So, How Are Those Sanctions Working Out?

I think Obama and Hillary finally have a hold of Iran by the balls this time, for sure. It won’t be long now before Iran gives up on their nuclear program and Ahmadinejad gets down on his knees and begs the West not to punish Iran anymore.

Iran increases uranium enrichment – IAEA

The International Atomic Energy Agency has said Iran has activated more equipment to enrich uranium more efficiently, violating UN resolutions.

The UN watchdog said a second set, or “cascade”, of centrifuges was operating at the Natanz pilot fuel enrichment plant when inspectors visited in July.

The move to enrich uranium to 20% purity means Iran could quickly advance to making weapons-grade material.

The West believes Iran is seeking to build a nuclear bomb. Iran denies this.

The UN Security Council, the US and EU have each imposed sanctions on the Iranian authorities to force them to halt enrichment activities.

Power station

Iran has been producing low-enriched uranium (LEU) of about 3.5% purity for some time, and announced in February that it had begun enriching uranium to 20% to make fuel for its Tehran research reactor, which produces medical isotopes. A bomb would require at least 90%.

“The IAEA can confirm that on 17 July, when agency inspectors were at [Natanz], Iran was feeding nuclear material to the two interconnected 164-machine centrifuge cascades,” spokeswoman Gill Tudor said.

Ms Tudor said the move was “contrary to UN Security Council resolutions affirming that Iran should suspend all enrichment-related activities”.

The centrifuges spin uranium hexafluoride (UF6) gas at high speeds to separate the fissile U-235 atoms from the denser U-238 atoms.

Experts say that using two interconnected cascades increases efficiency by allowing leftover LEU to be re-fed into the machines.

See also:
Iran Expands Production of Higher-Enriched Uranium
IAEA: Iran activates enrichment equipment
Iran starts more efficient uranium enrichment – ISIS
Iran slams media hype over enrichment
IAEA: Iran boosts nuclear enrichment efficiency
Ten questions for the negotiators with Iran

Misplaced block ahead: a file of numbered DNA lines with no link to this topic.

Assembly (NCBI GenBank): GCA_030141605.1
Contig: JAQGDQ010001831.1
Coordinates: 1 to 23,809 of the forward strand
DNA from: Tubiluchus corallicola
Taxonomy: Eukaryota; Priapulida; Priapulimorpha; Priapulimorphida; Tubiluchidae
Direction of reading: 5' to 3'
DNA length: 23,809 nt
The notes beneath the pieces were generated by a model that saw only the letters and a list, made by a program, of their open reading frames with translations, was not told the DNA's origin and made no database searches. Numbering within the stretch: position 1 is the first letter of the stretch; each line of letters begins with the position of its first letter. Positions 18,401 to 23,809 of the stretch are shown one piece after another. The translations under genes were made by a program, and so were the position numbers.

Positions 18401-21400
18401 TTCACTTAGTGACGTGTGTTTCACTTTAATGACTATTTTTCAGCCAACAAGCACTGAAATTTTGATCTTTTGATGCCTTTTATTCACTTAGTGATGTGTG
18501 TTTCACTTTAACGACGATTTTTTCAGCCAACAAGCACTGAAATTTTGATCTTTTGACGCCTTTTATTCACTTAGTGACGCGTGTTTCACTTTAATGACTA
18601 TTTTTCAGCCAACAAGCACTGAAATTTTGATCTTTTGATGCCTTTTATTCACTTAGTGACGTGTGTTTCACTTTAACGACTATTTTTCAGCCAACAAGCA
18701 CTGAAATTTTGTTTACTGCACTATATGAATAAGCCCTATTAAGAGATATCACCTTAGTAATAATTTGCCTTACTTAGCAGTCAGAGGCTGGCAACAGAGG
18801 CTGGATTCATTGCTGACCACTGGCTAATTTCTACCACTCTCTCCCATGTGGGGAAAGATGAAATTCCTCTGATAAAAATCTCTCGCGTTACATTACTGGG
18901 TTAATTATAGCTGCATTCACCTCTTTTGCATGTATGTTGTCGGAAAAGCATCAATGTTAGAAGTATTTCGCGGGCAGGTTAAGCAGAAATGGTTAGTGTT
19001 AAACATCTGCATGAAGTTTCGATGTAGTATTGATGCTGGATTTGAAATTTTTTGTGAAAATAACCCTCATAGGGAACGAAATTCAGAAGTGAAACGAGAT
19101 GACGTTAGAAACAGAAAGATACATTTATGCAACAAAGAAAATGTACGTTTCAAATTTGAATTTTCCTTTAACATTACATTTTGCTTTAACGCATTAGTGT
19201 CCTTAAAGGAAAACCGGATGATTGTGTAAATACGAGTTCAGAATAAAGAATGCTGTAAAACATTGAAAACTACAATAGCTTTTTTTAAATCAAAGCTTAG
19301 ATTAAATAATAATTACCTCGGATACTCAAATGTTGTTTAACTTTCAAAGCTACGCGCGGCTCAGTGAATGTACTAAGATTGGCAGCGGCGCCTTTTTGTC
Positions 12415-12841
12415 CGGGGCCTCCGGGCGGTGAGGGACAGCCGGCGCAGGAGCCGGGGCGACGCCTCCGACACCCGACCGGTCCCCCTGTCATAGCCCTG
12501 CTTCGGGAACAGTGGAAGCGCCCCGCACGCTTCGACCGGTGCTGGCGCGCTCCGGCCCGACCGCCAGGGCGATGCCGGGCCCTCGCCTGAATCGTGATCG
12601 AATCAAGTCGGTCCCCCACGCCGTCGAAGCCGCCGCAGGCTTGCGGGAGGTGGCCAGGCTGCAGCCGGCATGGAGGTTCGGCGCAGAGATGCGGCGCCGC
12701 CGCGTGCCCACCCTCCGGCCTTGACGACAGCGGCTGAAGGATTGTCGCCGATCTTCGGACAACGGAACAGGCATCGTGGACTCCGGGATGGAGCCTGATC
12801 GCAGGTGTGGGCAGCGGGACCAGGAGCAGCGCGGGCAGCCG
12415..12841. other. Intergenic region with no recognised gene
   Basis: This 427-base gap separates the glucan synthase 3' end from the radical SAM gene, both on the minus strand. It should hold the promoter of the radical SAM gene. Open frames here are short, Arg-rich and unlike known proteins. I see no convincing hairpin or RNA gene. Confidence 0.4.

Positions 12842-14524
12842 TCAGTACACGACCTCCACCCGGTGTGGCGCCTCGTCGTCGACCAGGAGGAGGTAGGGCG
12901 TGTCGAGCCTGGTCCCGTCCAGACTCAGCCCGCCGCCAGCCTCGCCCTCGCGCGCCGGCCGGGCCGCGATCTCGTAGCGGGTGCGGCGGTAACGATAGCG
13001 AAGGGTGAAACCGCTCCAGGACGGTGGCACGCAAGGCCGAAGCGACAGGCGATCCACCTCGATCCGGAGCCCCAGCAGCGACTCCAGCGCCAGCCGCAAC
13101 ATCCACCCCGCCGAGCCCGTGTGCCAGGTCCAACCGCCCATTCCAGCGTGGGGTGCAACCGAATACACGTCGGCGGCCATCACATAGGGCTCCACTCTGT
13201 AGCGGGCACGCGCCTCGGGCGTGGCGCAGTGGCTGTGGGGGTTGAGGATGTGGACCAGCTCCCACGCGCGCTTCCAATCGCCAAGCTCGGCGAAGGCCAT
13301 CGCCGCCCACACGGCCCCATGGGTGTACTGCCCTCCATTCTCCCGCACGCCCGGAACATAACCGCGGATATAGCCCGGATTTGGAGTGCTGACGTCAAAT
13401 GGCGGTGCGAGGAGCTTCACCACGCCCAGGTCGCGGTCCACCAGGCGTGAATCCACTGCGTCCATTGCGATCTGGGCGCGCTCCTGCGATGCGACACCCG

Leaky Sanctions
Natanz [Kashan]
Natanz

Once again, Iran beats us like a drum. Hey Obama, how many times does Ahmadinejad have to laugh at you and kick sand in your face before you grow a spine and take this threat seriously? It’s painfully obvious to anyone with a third grade education that your “sanctions” are worthless and unenforceable. In fact, your “sanctions” do absolutely nothing to deter Iran and serve only to make them more defiant, the exact opposite of the desired effect. You’re desperately in need of a new, adult foreign policy team that doesn’t arrive for work every day in a clown car.

/all I can say is that when Israel finally does what has to be done, you’d better [expletive deleted] stay out of their way

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The Incredible Ineptitude Of “Smart Diplomacy”

The Who Won’t Get Fooled Again, but the United States keeps getting fooled time after time after time. Once again, the Iranians have run diplomatic circles around the Obama Administration’s comical and ineffective “smart diplomacy”. If this was a little league softball game, they’d have to invoke the ten run rule.

Iran’s nuclear move may derail U.S. efforts on sanctions

An agreement by Iran to send much of its nuclear fuel abroad clouded prospects for U.S.-led plans to impose further economic sanctions on Tehran over its controversial nuclear development program.

The proposal, brokered by leaders of Brazil and Turkey during an 18-hour session in Tehran and announced late Sunday, drew a reaction of cautious skepticism from the United States and its Western allies, who questioned whether it goes far enough to address longstanding concerns over the goal of the Iranian nuclear program. Iran says its effort is for civilian energy purposes only, but Western powers believe Tehran is seeking to develop nuclear weapons.

U.S., French, German and Russian officials all raised questions about the announcement, noting that Iran would still keep more than a ton of its nuclear stockpile and would continue enriching uranium in its centrifuges. But Western leaders also called for further study of the plan, saying it should not be dismissed out of hand.